Sport Injury Rehabilitation
Injuries occur in any sport, regardless of whether it is practised professionally or as an amateur. The main reasons can be:
- Fall, impact
- Insufficient warm-up or no warm-up at all
- No stretching
- Wrong technique
- Too short regeneration period
- Underestimated weight
It is crucial for us to know what to do in the event of an injury and how to prevent it in the future. In acute conditions, you need to focus on relieving the pain and maintaining function. The implementation of the Peace & Love method is helpful in this:
- P – protect
- E – elevate
- A – avoid anti-inflammatory modalities
- C – compress
- E – educate
- L – load
- O – optimism
- V – vascularisation
- E – exercise
The best option is to see a physical therapist who will assess the severity of the injury. He will perform lymphatic drainage to reduce swelling, establish an exercise program to strengthen the muscles, improve range of motion, and restore impaired function. He will re-teach the correct movement patterns and enhance the proprioception. He will intervene to support regeneration and return to physical activity using lymphatic drainage, irradiation with a Bioptron lamp, using ultrasound or magnetron.
The therapist will also provide information and tips on preparing and starting a new physical activity (e.g. motor preparation for skiing before going to the mountains). They will show you how to properly warm-up before training and muscle relaxation after it, which will prevent injuries.
The most common injuries are:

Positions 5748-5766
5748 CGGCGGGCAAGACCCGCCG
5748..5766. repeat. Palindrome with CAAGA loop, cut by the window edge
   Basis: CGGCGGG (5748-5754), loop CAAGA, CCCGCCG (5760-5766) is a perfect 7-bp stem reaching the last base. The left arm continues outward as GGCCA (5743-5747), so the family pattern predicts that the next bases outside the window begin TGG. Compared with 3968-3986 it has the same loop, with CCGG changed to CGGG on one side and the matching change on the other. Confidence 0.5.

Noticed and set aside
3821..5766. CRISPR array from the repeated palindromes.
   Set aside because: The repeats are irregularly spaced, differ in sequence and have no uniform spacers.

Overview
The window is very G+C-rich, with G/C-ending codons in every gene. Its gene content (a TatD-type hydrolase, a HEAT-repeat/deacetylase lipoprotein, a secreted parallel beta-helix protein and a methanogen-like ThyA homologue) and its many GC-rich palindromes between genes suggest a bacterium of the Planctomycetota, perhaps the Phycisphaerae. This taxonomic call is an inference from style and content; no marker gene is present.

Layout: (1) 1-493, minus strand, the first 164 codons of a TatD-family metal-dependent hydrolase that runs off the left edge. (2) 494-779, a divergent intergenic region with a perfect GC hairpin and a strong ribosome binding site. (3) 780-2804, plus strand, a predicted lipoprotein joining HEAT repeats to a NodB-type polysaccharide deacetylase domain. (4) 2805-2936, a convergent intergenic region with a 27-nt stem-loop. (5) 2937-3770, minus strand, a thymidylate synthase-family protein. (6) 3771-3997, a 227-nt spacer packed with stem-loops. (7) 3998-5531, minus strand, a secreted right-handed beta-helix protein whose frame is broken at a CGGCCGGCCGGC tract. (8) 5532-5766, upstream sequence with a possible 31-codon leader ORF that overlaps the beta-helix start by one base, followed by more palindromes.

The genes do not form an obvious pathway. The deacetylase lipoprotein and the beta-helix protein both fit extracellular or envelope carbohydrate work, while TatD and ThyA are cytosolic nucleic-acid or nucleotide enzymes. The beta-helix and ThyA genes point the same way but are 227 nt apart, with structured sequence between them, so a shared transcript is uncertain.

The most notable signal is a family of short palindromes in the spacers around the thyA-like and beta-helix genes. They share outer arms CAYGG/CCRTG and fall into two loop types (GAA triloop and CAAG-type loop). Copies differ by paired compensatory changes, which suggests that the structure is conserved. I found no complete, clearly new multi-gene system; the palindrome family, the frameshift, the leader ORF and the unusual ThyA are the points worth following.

- Runner/jumper’s knee
- Sprain / strain, e.g. ankle
- Swimmer’s shoulder
- Tennis / golfer’s elbow
- Inflammation, rupture of tendons / ligaments
- Carpal tunnel syndrome
We must be aware that each trauma is different. The regeneration process is different for everyone. Our ailments are a complex problem. Therefore, the therapy covers the entire body, not only the place of the injury.
The 2019 research by Chen. ET. and al. concerned ankle joint injury. After an ankle sprain, the most beneficial intervention is an individual rehabilitation program, implemented as soon as possible.
Neuromuscular training and balance exercises support the return to sport. Manual therapy reduces pain and significantly improves stride length.
Dr Kotler et al. showed that overload has a large impact on injuries in cyclists. A poorly selected bike has an effect on pain in the knees, hips, and forearms. Correction of muscle balance disorders protects against injuries.
The work of Acevedo R. and others, published in 2014, describes the need for a comprehensive training approach to athletes. A good solution is a diverse exercise program tailored to the sport performed, the application of strength training, aerobic and pro-receptive or equivalent exercises. It is essential to teach the correct technique used in a given sport.